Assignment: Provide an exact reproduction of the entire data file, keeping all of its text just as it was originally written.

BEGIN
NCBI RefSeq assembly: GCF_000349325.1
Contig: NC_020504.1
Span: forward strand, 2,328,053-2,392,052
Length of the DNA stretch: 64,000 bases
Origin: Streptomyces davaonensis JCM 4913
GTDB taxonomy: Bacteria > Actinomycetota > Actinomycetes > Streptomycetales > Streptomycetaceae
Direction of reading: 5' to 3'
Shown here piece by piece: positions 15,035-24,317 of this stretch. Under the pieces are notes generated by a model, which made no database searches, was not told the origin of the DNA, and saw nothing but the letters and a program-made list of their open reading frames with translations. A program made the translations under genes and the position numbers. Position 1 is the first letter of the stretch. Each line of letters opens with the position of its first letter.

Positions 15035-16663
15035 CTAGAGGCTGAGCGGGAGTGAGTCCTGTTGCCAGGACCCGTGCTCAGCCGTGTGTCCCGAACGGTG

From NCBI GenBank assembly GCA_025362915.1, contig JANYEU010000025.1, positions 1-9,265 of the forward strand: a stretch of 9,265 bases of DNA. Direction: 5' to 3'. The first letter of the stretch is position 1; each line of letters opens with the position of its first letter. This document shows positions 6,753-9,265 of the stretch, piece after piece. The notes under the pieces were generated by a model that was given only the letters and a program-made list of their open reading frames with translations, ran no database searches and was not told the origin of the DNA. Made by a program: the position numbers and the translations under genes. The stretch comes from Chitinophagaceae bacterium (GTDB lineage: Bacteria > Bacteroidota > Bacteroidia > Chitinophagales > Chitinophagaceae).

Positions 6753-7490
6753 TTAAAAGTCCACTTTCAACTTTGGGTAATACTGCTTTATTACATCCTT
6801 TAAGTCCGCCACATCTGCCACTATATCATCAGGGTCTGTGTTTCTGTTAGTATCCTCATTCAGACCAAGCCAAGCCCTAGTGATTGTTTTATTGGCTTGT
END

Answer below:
NCBI RefSeq assembly: GCF_000349325.1
Contig: NC_020504.1
Span: forward strand, 2,328,053-2,392,052
Length of the DNA stretch: 64,000 bases
Origin: Streptomyces davaonensis JCM 4913
GTDB taxonomy: Bacteria > Actinomycetota > Actinomycetes > Streptomycetales > Streptomycetaceae
Direction of reading: 5' to 3'
Shown here piece by piece: positions 15,035-24,317 of this stretch. Under the pieces are notes generated by a model, which made no database searches, was not told the origin of the DNA, and saw nothing but the letters and a program-made list of their open reading frames with translations. A program made the translations under genes and the position numbers. Position 1 is the first letter of the stretch. Each line of letters opens with the position of its first letter.

Positions 15035-16663
15035 CTAGAGGCTGAGCGGGAGTGAGTCCTGTTGCCAGGACCCGTGCTCAGCCGTGTGTCCCGAACGGTG

From NCBI GenBank assembly GCA_025362915.1, contig JANYEU010000025.1, positions 1-9,265 of the forward strand: a stretch of 9,265 bases of DNA. Direction: 5' to 3'. The first letter of the stretch is position 1; each line of letters opens with the position of its first letter. This document shows positions 6,753-9,265 of the stretch, piece after piece. The notes under the pieces were generated by a model that was given only the letters and a program-made list of their open reading frames with translations, ran no database searches and was not told the origin of the DNA. Made by a program: the position numbers and the translations under genes. The stretch comes from Chitinophagaceae bacterium (GTDB lineage: Bacteria > Bacteroidota > Bacteroidia > Chitinophagales > Chitinophagaceae).

Positions 6753-7490
6753 TTAAAAGTCCACTTTCAACTTTGGGTAATACTGCTTTATTACATCCTT
6801 TAAGTCCGCCACATCTGCCACTATATCATCAGGGTCTGTGTTTCTGTTAGTATCCTCATTCAGACCAAGCCAAGCCCTAGTGATTGTTTTATTGGCTTGT